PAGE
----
- $29 for one ticket to see Queensrÿche (up to $57.70 value)
- When: Friday, March 14, at 8 p.m.
- Where: Wilbur Theatre
- Seating: floor, mezzanine, or balcony
- Door time: 7 p.m.
- Ticket values include all fees.
- Click to view the seating chart.
A heroin addict named Nikki wakes up near-comatose in a hospital. As the fog begins to lift from his mind, he struggles to recall how he got there. The facts are blurry: a secret society who brainwashed people into carrying out political assassinations. A prostitute-turned-nun who was eventually killed. Is Nikki the culprit of these sinister acts? To find out, he has to go back through the dark recesses of his memory and tell the tale from the beginning.
Although it sounds like a cryptic take on The Manchurian Candidate or a love letter from that weird neighbor with the tinfoil hat, it’s actually the plot of Queensrÿche’s 1988 rock opera, Operation: Mindcrime, which Kerrang! magazine voted one of the 100 Greatest Heavy Metal Albums of All Time. Upon its release, the ambitious work blew the minds of fans and critics alike with its fusion of heady prog-rock, full-bore metal, and poetic and politically conscious lyricism. The song cycle garnered a Grammy nomination for the single “I Don’t Believe In Love,” inspired a sequel, and proved that metal could be both brainy and brawny. In these days of shuffles and singles, Operation: Mindcrime is the type of album that demands to be swallowed whole.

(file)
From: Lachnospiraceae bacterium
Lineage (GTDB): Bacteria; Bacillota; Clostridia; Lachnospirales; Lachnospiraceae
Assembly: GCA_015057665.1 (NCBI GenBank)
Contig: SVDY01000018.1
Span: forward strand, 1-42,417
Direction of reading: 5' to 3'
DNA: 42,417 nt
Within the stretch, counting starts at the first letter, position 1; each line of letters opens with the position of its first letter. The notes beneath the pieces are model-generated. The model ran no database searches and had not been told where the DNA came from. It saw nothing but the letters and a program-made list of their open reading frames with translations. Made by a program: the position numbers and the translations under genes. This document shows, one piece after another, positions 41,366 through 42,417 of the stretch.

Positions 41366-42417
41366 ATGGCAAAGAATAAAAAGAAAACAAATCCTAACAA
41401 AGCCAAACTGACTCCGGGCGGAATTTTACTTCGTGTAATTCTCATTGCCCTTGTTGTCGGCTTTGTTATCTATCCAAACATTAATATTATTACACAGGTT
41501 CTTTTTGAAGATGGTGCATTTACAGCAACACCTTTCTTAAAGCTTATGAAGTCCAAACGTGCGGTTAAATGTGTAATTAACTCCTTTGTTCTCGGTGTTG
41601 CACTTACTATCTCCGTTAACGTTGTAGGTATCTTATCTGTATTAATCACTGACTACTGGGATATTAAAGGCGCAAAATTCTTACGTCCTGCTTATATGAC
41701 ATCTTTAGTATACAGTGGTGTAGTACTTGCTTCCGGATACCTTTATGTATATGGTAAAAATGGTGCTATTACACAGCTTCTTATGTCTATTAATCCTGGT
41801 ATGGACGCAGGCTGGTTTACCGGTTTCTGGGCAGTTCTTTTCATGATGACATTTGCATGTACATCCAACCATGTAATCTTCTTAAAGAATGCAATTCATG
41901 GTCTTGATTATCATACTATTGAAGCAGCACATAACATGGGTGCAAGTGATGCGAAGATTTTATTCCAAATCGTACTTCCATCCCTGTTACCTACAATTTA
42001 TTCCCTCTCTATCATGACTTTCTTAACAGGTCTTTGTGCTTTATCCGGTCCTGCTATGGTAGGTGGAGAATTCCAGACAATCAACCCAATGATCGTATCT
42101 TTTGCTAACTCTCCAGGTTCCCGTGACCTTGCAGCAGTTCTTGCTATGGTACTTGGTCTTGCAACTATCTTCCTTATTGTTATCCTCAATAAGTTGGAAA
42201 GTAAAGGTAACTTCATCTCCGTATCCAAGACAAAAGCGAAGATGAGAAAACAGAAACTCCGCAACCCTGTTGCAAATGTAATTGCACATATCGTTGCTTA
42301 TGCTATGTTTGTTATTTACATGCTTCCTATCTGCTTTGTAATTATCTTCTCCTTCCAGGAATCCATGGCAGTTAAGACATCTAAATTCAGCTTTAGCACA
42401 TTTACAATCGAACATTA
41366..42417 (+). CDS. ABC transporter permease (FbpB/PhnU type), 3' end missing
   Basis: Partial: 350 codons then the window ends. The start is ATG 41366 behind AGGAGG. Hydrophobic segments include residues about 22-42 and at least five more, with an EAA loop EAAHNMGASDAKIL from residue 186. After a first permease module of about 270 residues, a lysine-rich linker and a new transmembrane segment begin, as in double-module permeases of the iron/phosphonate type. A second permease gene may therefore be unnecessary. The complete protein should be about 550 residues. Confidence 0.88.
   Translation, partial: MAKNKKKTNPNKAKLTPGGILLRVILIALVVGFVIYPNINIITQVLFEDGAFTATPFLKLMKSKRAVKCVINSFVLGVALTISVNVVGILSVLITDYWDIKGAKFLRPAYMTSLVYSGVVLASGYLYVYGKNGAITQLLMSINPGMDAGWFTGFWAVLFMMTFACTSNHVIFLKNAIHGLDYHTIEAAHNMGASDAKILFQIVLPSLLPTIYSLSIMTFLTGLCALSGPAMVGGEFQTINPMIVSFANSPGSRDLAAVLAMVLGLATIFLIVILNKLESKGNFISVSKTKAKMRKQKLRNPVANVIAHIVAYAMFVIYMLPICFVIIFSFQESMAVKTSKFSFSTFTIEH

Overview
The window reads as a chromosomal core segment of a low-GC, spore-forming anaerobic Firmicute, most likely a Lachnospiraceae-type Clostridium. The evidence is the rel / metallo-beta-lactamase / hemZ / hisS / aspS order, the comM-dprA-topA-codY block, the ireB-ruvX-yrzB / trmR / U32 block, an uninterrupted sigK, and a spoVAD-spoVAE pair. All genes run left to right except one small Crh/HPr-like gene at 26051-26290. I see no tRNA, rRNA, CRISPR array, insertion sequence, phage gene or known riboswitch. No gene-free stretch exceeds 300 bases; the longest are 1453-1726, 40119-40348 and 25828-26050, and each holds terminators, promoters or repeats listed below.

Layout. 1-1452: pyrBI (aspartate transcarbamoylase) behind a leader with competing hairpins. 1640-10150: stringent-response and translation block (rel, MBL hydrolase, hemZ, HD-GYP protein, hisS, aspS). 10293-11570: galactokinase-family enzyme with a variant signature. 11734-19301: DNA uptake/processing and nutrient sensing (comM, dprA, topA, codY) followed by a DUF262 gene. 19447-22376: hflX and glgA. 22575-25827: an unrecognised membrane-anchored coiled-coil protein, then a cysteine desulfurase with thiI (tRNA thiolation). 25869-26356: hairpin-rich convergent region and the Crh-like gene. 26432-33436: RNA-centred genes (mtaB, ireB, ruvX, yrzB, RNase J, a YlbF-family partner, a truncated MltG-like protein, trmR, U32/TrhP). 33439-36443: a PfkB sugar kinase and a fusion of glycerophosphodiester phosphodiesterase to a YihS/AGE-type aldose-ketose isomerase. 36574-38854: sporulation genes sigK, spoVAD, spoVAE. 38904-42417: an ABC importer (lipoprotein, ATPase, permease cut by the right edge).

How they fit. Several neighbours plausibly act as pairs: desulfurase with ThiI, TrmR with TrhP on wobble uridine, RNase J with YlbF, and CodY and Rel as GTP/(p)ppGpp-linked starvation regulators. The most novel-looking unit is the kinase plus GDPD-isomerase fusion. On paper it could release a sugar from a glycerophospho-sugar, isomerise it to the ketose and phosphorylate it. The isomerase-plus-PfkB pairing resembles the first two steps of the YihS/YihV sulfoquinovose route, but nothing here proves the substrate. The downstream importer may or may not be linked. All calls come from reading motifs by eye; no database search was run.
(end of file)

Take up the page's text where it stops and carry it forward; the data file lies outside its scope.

Backed by a new lineup of metal all-stars, including bassist Rudy Sarzo of Ozzy and Dio fame plus guitarist Kelly Gray and keyboardist Randy Gane from Geoff Tate’s first band, Myth, the recharged Queensrÿche takes audiences through all of their seminal album, as well as some of their greatest hits.
A theater on the National Register of Historic Places, the Wilbur Theatre is now a premier venue for comedy and music. When it was built in 1914, the architect Clarence H. Blackall designed its porticos and brick façade with inspiration drawn from American Colonial architecture, characterized by a Federal Revival style that included powdered wigs hanging over every doorway. “The auditorium is, in its chaste way,” architectural historian Douglas Tucci is quoted as saying on the theater’s website, “the handsomest of any Boston playhouse.”